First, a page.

Featured Research

from universities, journals, and other organizations

Conservation Program In Rwanda Helps Turn Gorilla Poachers Into Ecotourism Guides

Date:
September 22, 2008
Source:
University of Kent
Summary:
Conservationists at the Durrell Institute of Conservation and Ecology (DICE), University of Kent, are celebrating a double achievement – the success of a conservation program in Rwanda that has helped turn gorilla poachers into ecotourism guides, and a major international award for the program’s founder, alumnus Edwin Sabuhoro.

Poaching of gorillas has been reduced by 60% in northern Rwanda as the revenue from ecotourism has encouraged local people to protect them.
Credit: Image courtesy of University of Kent

Conservationists at the Durrell Institute of Conservation and Ecology (DICE), University of Kent, are celebrating a double achievement – the success of a conservation programme in Rwanda that has helped turn gorilla poachers into ecotourism guides, and a major international award for the programme’s founder, alumnus Edwin Sabuhoro.

Mr Sabuhoro, a Rwandan national, completed his one-year MSc in Conservation and Tourism at DICE in 2006 with a dissertation titled Ecotourism as a potential conservation incentive for local communities around Rwanda's Parc National des Volcans. A dedicated ‘adventurer, naturalist, educator, guide, tracker, ranger and conservationist’, Mr Sabuhoro then put his research findings into action by founding the Iby’Iwacu Cultural Village in Northern Rwanda, a community-based ecotourism initiative that was designed to develop incentives for local people to protect gorilla habitats.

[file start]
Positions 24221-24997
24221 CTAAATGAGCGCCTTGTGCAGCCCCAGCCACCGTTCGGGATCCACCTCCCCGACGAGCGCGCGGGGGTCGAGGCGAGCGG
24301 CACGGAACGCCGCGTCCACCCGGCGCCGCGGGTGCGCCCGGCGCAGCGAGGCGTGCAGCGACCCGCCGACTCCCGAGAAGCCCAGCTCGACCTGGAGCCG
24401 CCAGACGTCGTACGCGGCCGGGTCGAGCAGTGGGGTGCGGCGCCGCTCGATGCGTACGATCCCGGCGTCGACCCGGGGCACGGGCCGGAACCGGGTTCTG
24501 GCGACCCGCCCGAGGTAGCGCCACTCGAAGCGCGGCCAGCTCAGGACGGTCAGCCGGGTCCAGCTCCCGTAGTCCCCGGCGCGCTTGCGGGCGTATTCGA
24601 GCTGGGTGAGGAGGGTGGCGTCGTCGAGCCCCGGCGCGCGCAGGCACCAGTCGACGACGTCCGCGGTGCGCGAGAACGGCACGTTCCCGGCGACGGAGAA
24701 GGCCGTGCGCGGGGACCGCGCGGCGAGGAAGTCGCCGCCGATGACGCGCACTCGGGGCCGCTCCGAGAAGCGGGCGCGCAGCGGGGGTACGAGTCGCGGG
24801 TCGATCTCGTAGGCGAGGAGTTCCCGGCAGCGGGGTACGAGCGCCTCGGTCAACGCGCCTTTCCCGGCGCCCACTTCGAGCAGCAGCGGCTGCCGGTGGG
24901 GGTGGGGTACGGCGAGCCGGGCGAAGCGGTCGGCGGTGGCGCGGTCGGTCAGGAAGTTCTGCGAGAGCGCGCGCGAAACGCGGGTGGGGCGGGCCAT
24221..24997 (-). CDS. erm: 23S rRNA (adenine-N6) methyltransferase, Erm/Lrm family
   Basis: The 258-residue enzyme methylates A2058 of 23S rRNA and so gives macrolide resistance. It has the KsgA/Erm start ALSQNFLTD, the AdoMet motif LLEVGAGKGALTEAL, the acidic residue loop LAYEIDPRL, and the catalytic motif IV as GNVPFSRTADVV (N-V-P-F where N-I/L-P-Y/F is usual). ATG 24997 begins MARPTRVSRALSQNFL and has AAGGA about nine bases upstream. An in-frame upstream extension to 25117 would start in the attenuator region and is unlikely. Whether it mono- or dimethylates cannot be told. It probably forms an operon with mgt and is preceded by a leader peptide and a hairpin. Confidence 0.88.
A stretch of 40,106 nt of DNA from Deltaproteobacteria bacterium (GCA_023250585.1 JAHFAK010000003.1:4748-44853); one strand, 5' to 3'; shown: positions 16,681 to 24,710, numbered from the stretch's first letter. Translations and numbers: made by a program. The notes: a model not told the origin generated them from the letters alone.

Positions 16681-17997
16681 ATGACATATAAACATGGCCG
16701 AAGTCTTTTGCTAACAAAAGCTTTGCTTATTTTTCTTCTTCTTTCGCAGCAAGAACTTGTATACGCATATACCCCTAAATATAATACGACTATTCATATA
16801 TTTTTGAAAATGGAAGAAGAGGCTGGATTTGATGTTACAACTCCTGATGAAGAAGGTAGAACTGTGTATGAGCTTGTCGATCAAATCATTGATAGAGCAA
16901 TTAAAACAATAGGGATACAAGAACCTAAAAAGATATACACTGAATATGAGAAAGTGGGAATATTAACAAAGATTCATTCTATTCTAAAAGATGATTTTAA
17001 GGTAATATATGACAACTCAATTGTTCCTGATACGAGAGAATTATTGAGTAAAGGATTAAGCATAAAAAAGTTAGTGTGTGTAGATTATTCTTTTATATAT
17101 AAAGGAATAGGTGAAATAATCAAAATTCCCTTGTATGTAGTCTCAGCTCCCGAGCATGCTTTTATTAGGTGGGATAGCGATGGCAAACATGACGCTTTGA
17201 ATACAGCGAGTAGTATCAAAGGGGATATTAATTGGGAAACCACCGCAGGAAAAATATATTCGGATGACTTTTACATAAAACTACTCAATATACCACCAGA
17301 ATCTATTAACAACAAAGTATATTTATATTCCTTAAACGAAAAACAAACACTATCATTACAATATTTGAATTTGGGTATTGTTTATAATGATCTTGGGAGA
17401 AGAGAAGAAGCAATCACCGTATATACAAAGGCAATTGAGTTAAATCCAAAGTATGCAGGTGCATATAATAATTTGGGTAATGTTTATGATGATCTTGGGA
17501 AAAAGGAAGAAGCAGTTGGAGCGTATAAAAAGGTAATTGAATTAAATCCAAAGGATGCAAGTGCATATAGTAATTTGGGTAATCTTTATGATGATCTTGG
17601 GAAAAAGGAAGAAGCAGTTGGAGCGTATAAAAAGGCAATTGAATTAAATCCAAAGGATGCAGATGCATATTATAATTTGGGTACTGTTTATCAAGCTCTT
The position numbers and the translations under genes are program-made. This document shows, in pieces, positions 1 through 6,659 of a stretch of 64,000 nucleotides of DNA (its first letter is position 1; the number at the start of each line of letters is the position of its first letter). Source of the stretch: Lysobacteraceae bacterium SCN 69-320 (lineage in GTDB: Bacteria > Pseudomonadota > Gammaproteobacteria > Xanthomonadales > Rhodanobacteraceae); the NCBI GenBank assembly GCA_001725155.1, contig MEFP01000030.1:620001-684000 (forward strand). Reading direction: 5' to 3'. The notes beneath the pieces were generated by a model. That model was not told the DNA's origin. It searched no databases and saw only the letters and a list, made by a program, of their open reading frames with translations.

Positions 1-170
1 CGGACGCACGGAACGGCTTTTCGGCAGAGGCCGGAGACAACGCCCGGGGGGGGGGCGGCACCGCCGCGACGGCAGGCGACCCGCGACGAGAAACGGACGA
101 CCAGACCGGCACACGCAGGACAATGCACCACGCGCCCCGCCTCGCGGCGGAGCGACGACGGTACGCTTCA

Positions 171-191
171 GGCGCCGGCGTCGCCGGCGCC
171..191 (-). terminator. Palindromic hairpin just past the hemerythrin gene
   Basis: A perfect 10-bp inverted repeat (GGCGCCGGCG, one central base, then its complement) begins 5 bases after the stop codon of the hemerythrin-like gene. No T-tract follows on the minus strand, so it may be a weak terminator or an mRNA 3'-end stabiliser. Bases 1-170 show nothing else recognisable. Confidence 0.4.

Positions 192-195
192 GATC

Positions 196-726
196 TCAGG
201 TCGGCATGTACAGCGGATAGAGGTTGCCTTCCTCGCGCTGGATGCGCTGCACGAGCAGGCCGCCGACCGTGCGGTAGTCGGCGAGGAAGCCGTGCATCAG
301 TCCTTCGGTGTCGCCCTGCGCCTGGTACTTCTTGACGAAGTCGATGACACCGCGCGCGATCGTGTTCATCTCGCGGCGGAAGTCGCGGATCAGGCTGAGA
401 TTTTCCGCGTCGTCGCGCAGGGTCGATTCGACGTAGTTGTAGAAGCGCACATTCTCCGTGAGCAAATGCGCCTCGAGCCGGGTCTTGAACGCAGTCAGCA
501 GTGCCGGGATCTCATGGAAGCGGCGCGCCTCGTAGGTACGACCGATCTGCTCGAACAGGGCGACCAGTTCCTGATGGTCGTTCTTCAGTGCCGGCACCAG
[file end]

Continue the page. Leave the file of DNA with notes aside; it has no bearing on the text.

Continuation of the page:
Already, the outcomes of his project are astonishing: local people own 100% of the project; the cultural village has increased ecotourism by 40%, generating a sustainable income base from it; and, most significantly, the poaching of gorillas has been reduced by 60% as the revenue from ecotourism has encouraged local people to protect them.

It is for this reason that Mr Sabuhoro has just been named Young Conservationist of the Year by the International Union for Conservation of Nature (IUCN), the world’s oldest and largest global environmental network.

Nigel Leader-Williams, Professor of Biodiversity Management, Director of DICE and supervisor of Mr Sabuhoro’s dissertation, was among the first to offer congratulations. ‘This is a richly deserved award,’ he said. ‘Edwin and his family made quite exceptional financial sacrifices to complete his MSc. His dedication has paid real dividends for gorillas and people in Rwanda by providing tangible benefits from conservation.’

A sentiment that was reflected by Dr Helen Newing, Convenor of the MSc in Conservation and Tourism, who expressed her delight on hearing the news of Mr Sabuhoro’s award. ‘The MSc programme is designed to provide conservation professionals not only with a sound theoretical training but also with the technical skills and understanding to address practical issues on the ground. Edwin’s achievement is an outstanding example of the kind of practice the programme aims to promote.’

Deanne Adams, Acting President of the International Ranger Foundation said: ‘What impresses me most about Edwin Sabuhoro is that he found a local solution for a serious protected area problem. He established a way to provide a new economy for local communities that also provides new protection for threatened animals in the area – and this is a source of inspiration for other communities.’

David Sheppard, Head of IUCN's Programme on Protected Areas, added: ‘Edwin’s outstanding work has benefited gorillas and local people in Rwanda. It has shown that the involvement of local people with wildlife conservation can result in win-win outcomes.’